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South African goldminers litigation against Anglo American

Test cases underway on behalf of miners suffering from silicosis

Alpheos Blom

18 November 2009

Leigh Day & Co is colloborating with the Legal Resources Centre in South Africa, in running a series of test cases against the mining company Anglo American South Africa ("AASA"), a subsidiary of UK company Anglo American Corporation. Until 1998, AASA was the head office parent company of the Anglo group, responsible for providing advice to the gold mines on technical and medical issues as well as other aspects.

The litigation started in the Johannesburg High Court in August 2004 but was delayed for almost two years due to procedural objections raised by Anglo. The litigation is now well advanced, with Anglo having disclosed hundreds of thousands of pages of documents. The trial is expected to take place in the later part of 2010. The case has received funding from Legal Aid South Africa.

Gold mining, silicosis and black miners

A series of major studies on black South African gold miners have found a high rate of silicosis of about 25% in former long-service gold miners. Experts estimate the number of silicosis victims to be in the tens of thousands. Silicosis is a lung disease caused by intense and lengthy exposure of silica-containing dust. The disease may arise up to 30 years after dust exposure. Many miners only contract the disease years after they have left the mines and returned home. Silicosis sufferers have a significantly increased risk of TB and lung cancer.

Gold mining in South Africa has been responsible for hundreds of thousands of cases of silicosis over the last hundred years, even though the adverse health effects of silica were known more than 100 years ago.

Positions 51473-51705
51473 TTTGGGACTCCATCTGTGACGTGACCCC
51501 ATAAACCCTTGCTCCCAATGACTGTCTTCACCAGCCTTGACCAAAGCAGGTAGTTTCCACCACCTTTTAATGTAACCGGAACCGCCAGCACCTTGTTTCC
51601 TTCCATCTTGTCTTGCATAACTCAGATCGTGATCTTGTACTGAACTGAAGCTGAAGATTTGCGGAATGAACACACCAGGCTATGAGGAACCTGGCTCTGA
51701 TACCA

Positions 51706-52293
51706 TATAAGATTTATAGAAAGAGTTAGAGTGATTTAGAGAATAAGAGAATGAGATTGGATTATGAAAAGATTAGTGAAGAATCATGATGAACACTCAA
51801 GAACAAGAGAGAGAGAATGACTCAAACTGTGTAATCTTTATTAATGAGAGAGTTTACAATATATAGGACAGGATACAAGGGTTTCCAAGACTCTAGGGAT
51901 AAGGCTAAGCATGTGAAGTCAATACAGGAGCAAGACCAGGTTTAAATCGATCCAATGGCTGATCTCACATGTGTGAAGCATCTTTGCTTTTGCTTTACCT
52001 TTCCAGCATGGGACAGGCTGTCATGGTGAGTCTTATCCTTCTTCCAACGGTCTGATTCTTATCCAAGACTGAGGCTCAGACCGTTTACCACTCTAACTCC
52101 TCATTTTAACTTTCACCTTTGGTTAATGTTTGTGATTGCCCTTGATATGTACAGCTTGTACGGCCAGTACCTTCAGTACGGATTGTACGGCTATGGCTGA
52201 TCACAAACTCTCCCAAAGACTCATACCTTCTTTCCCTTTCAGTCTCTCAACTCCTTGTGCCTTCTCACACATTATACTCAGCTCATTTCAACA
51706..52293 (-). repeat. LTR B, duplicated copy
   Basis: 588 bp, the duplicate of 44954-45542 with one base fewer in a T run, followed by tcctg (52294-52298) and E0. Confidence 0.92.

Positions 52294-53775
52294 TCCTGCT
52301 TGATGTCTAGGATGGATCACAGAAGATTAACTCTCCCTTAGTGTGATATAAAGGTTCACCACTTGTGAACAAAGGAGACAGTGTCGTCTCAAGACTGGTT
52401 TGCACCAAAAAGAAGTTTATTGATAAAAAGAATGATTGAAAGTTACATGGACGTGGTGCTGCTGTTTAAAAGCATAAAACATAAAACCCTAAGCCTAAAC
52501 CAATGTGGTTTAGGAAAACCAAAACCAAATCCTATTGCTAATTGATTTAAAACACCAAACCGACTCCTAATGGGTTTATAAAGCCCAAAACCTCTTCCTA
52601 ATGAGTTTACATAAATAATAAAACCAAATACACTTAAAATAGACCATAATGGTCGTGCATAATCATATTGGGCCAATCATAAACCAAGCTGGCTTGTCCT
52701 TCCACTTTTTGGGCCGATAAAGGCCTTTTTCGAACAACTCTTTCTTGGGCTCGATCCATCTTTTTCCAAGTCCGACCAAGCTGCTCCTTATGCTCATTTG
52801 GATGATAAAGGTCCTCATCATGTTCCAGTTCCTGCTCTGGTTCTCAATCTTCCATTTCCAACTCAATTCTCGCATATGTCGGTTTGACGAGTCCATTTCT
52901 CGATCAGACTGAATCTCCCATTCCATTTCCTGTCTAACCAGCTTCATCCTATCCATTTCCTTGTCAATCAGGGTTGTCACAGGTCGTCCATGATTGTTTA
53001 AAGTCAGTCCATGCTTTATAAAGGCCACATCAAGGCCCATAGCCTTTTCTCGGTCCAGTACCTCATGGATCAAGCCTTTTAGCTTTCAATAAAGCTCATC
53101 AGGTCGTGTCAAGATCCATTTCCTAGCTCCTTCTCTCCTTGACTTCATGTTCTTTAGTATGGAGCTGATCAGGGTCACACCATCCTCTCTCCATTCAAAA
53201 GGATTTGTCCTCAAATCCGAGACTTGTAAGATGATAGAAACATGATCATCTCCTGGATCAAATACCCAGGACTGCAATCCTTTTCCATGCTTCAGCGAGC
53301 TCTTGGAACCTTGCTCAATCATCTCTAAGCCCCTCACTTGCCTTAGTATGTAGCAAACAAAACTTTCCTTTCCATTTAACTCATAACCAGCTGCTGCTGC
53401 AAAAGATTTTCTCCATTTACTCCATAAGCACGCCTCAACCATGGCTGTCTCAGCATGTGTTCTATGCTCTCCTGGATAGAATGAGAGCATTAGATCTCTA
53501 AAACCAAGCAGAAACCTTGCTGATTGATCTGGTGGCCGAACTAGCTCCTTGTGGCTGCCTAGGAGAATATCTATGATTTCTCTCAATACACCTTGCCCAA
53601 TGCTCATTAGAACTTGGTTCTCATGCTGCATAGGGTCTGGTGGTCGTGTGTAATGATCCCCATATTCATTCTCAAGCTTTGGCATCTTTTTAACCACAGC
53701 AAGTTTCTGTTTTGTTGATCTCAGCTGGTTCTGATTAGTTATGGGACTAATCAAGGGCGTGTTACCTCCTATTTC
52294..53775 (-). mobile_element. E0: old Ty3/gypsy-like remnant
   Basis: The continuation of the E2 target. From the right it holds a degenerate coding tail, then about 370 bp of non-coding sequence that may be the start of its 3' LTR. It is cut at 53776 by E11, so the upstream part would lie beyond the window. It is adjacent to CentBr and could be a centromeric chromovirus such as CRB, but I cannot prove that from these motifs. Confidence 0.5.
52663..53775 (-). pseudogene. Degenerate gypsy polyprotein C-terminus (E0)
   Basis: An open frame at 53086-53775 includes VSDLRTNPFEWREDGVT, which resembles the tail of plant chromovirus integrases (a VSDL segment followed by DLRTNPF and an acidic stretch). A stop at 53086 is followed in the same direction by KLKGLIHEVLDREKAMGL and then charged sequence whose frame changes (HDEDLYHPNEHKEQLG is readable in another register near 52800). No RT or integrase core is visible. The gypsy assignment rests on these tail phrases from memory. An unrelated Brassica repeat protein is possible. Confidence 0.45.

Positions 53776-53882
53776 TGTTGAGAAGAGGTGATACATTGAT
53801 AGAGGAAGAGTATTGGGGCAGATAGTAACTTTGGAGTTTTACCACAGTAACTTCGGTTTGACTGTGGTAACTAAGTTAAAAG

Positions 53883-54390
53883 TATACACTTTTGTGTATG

In order to protect workers against silicosis and TB, dust prevention and protection is crucial. Yet according to the 1994 Leon Commission of enquiry, dust levels on the gold mines had not improved for 50 years.

Test cases

The 24 claimants in the litigation were employed at an Anglo-owned mine in the Free State from the 1970s to 1998. They say that they were not issued with facemasks or any other protection against the constant exposure to silica dust. In contrast with white miners, black miners had no access to onsite showers and changing rooms where dust could be removed from their bodies. Black miners who contracted silicosis have a high, lifelong risk of contracting TB. This risk continues after they leave employment and return to their communities, where TB is frequently undiagosed and untreated. The claimants are seeking compensation for silicosis, silico-tuberculosis, lost earnings and the cost of receiving regular medical monitoring for TB.

“a huge river of disease is flowing out of the South African goldmines” Professor Tony Davies, an eminent clinical expert on occupational disease

The claim against Anglo American South Africa Ltd alleges that it negligently advised the mines in relation to dust protection of miners.

Richard Meeran, the Leigh Day partner who is coordinating the case with the Legal Resources Centre, said:

“As far as ex-miners are concerned, the industry appears to have just washed it's hands of them. Once they’ve left the mines, the industry seems to have taken the view that they are no longer its responsibility, even though their ongoing health risks are the direct result of their exposure to dust on the mines”.

For more information please contact Richard Meeran on 020 7650 1200.

Information was correct at time of publishing. See terms and conditions for further details.

Information was correct at time of publishing. See terms and conditions for further details.

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